As mentioned in yesterday's poll article, the Canadiens have made some pretty bad trades in the past. They have, however, also orchestrated some pretty great ones.
Incoming: Josh Gorges, First-round pick (Max Pacioretty)
Outgoing: Craig Rivet, fifth-round pick (Julien Demers)
Pretty amazing deal here. The Canadiens gave up an aging Craig Rivet for a solid blueliner 10 years his junior, and they even got a first round pick. They lost a fifth-rounder in the deal, but the Sharks would ultimately select Julien Demers with the pick, and he has never played a game in the NHL.
The man the Canadiens selected with the first-rounder, however, is now the captain of their team, and a perennial 30-goal scorer. At the time, it was a good deal because it made them younger on the back end, and in hindsight, it is even better because it led to the acquisition of the team's best pure scorer.
Incoming: Ken Dryden, Alex Campbell
Outgoing: Paul Reid, Guy Allen
Yeah, Ken Dryden was actually drafted by the Boston Bruins, but he never played a game for them. Funnily enough, neither did Paul Reid or Guy Allen, the two players sent to boston to get Dryden and Alex Campbell. The latter never played for the Montreal Canadiens, but I think that this one is pretty easy on the eyes considering what Montreal got in Dryden.
And that would be a six-time Stanley Cup winner, five-time Vezina Trophy winner, 1971 Conn Smythe Trophy winner, Calder Trophy winner, and Hall of Famer. The Bruins got... Well, nothing. For Sam Pollock to have taken the Bruins for a ride like this is quite the feat.
3. Guy Lafleur
Incoming: Francois Lacombe, first-round pick (Guy Lafleur)
Outgoing: Ernie Hicke, first-round pick (Chris Oddleifson)
Yet another Sam Pollock Fleecing. The 1970-71 Canadiens won the Stanley Cup, but "Trader Sam" had his eye on two Québecois players that would be going at the top of the draft; Guy Lafleur and Marcel Dionne. So, he sent Ernie Hicke and the Canadiens' first-round pick to the California Golden Seals for Francois Lacombe and their pick.
He even made sure to orchestrate a trade to boost the Los Angeles Kings towards the end of the year to make sure the Seals finished last, so he'd have his pick between the two. Ultimately, he decided to go with Lafleur, and while some have suggested that Dionne might have been the better pick - he did have more career points - Lafleur wasn't exactly a wash-up himself. Five cups, and the Habs' all-time leading scorer. Not bad.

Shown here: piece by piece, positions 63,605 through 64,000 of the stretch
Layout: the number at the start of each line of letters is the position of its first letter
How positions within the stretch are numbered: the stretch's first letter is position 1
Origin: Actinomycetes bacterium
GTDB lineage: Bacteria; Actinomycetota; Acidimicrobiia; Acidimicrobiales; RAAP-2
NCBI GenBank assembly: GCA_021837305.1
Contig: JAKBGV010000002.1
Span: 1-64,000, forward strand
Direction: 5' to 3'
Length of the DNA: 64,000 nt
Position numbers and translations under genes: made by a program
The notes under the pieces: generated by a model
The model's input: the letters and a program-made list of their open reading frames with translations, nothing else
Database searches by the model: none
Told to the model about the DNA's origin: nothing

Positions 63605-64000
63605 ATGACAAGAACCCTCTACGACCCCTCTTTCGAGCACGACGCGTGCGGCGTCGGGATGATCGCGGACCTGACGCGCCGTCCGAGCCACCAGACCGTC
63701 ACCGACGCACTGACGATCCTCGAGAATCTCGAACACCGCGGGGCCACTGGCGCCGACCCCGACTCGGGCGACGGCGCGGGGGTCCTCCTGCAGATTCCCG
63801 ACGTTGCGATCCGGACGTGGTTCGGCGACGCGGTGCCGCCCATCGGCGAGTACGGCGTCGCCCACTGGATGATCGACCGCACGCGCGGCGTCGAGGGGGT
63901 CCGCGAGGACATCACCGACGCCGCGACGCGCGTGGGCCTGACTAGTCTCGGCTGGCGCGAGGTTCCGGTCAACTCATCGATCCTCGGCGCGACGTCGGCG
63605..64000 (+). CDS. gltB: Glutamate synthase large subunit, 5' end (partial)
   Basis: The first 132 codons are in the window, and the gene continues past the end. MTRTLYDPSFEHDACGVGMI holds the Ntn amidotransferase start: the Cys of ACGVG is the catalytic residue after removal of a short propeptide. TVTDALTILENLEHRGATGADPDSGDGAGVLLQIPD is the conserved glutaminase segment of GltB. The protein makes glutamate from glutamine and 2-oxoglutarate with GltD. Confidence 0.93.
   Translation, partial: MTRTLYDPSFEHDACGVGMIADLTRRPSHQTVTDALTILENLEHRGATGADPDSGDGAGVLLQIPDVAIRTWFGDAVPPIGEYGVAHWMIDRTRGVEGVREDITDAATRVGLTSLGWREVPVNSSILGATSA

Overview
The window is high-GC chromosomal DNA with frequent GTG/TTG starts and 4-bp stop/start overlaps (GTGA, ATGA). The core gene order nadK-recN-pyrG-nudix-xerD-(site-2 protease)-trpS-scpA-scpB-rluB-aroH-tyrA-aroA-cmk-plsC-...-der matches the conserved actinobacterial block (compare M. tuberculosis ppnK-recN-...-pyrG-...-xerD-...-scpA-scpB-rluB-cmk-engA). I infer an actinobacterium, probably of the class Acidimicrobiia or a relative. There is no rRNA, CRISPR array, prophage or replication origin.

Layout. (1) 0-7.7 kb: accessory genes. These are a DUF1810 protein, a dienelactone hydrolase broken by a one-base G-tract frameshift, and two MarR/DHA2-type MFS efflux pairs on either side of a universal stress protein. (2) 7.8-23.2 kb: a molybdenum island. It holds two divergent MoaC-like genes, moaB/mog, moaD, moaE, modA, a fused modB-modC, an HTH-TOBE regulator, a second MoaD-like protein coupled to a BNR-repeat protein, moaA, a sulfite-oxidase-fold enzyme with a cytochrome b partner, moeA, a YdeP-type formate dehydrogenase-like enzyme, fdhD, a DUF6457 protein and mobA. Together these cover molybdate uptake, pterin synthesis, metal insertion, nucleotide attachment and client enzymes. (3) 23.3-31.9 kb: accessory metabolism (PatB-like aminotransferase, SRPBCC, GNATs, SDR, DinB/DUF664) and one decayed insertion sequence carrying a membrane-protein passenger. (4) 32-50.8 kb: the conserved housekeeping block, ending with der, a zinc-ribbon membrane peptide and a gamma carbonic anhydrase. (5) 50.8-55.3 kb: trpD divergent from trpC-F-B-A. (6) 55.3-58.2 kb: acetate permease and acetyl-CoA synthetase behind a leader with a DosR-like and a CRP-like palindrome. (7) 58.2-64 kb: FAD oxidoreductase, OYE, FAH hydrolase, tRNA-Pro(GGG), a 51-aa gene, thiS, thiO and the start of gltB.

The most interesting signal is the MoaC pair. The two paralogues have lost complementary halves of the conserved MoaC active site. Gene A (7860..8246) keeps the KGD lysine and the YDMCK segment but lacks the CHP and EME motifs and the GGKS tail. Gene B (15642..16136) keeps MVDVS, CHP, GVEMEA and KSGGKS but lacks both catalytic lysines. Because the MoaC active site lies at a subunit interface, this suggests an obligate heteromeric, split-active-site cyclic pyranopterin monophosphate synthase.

Francois Lacombe never suited up for the Canadiens, but the move was about building through the marquee draft player. For what it's worth, Ernie Hicke played a total of two seasons for the Seals, and Chris Oddleifson never played for them. This trade may have been what ended that franchise, but it was a great one for the Tricolore.
4. Robert Picard for Saint Patrick
Incoming: third-round pick (Patrick Roy)
Outgoing: Robert Picard
Robert Picard was a fine NHL player, a veteran of 899 games and 423 points. He was a decent player through parts of three seasons for the Canadiens, but his biggest contribution to the team came through being traded. arly in the 1983-84 season, the Habs flipped him to the Winnipeg Jets for their third-round pick in the 1984 draft.
It may not have even been a very popular trade at the time for many. The Canadiens lost a roster player for a middle-round pick, and there are never any guarantees with those. However, Picard was not a core member of the Habs at that time, so giving him up for a pick simply gave them an extra selection to work with in the offseason.
Sure, at the time this probably seemed like a nothing move. But the benefit of hindsight allows us to know about the two Stanley Cup wins for which Roy was the MVP. Great trade.
5. Lorne Chabot for Toe Blake
Incoming: Toe Blake, Bill Miller, rights to Ken Grivel
Outgoing: Lorne Chabot
When the Canadiens traded Lorne Chabot to Chicago in 1934, it wasn't a great move, because he ended up winning the Vezina with them in 1935. When they got him back though, he was beginning to get a little old, so they flipped him right away to the Montreal Maroons to get the seldom-used Toe Blake, among others.
Blake is of course remembered for being a part of the Punch Line; one of the most dominant trios in NHL history. He also won 10 Stanley cups with the Habs, both as a player and coach. Chabot suited up for a total of 16 games with the Maroons, going 8-3-5 before they flipped him to the New York Americans for cash.
For his part, Blake played 569 games with the Habs, scored 235 goals, and added 292 assists. Indeed, it was a masterful trade to say the least.
Of course, there have been many other great trades in Canadiens history. If you happen to feel that there is one that should be among my top-five, please let us know in the comment section!